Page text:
Politics
2:38 pm
Fri February 15, 2013

Elections board questions "double-voters"

The Hamilton County Board of Elections heard sworn testimony Friday afternoon from five of 18 voters who cast two ballots in the November election as part of an investigation that could lead to criminal charges.

Almost all of the voters being investigated cast absentee ballots and then showed up at their polling places on election day and were given provisional ballots by poll workers - which they were required to do.

Four of the five voters who testified under oath Friday said they went to their polling places on election day because they were either unsure if they had mailed in absentee ballots or were unsure it had arrived at the board of elections.

Seven people who were subpoenaed to testify Friday did not show up.

Tim Burke, the chairman of the Hamilton County Board of Elections, said those people’s cases would be decided on the basis of the investigation done by board of election staff members.

The rest of the subpoenaed voters, along with some material witnesses, are to testify in a session on Friday, Feb. 22.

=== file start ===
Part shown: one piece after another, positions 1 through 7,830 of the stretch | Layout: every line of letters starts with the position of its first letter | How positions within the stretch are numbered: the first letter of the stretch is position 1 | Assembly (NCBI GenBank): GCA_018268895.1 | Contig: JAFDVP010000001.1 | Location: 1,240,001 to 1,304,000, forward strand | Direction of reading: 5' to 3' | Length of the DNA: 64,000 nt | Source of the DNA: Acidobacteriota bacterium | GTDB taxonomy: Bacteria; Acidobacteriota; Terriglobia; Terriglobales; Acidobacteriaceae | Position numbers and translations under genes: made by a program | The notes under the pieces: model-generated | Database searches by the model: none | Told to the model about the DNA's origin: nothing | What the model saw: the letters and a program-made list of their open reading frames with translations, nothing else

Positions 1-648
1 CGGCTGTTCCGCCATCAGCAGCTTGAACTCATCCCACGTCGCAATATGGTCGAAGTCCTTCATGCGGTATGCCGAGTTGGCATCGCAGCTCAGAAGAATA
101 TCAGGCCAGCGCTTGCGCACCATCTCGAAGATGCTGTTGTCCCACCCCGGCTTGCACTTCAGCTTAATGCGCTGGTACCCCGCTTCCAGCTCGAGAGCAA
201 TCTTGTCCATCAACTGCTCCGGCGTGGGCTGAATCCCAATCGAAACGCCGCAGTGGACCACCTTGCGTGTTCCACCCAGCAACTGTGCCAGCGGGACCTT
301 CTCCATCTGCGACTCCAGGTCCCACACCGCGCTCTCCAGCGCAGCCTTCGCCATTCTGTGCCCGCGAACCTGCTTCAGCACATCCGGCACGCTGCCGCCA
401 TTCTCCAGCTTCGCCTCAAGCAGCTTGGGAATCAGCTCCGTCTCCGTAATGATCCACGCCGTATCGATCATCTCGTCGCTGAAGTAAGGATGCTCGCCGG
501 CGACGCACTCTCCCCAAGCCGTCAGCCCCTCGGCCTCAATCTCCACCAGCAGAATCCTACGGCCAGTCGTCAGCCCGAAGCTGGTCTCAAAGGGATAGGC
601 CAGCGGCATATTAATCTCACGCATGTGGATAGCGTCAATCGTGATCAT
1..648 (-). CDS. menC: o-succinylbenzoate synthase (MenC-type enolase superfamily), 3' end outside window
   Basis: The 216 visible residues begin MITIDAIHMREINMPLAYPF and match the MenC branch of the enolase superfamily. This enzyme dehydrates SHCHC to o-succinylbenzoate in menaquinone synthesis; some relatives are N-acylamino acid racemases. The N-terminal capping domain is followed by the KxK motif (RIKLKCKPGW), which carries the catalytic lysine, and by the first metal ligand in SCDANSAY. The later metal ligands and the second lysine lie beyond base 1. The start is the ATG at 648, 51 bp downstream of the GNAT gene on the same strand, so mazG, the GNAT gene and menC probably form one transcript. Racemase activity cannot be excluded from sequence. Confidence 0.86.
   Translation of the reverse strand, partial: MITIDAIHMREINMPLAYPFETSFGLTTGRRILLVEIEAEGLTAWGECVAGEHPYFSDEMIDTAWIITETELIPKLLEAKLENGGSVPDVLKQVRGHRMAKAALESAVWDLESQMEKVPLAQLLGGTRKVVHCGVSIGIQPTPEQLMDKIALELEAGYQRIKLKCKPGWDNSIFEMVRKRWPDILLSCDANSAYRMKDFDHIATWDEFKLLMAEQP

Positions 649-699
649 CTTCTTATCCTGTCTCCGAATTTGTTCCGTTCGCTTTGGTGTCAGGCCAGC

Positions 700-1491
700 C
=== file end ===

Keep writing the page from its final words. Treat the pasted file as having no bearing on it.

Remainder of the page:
One of those is a woman who was a poll worker at the Madisonville Recreation Center polling place  and is alleged to have cast an absentee ballot and a provisional ballot on election day.

After all the testimony is heard, the board members will decide whether or not to refer any of the cases to the Hamilton County prosecutor for possible prosecution on charges of voter fraud, a fourth-degree felony.

A Springfield Township woman who was subpoenaed told the board members that she was not sure her absentee ballot was delivered to the board “because somebody at the post office told my mother that it needed two stamps to get there.”

So she went to her Springfield Township polling place on election day and was given a provisional ballot.

“You know, just for the record, that the post office forwards any absentee ballot envelope to the board of elections and the board picks up the postage,’’ said Caleb Faux, a Democratic member of the board.

A Silverton woman gave the board unclear answers when asked if she remembered sending in an absentee ballot.

“All I know is that at the polling place they told me I needed to vote and gave me these forms,’’ she said.

An elderly woman who lives in a home for seniors was there with her niece, who explained to the board that her aunt had mental and physical problems. The elderly woman said she mailed in an absentee ballot, but said that on election day, a woman in the building was going around telling people to go vote at the polling place where she lived; and she did.

In all of the cases heard Friday, the voters’ absentee ballots were counted and the provisional ballots were not.

The board had originally subpoenaed 19 voters, but dropped one man at the last minute because board staffers determined he had done nothing wrong.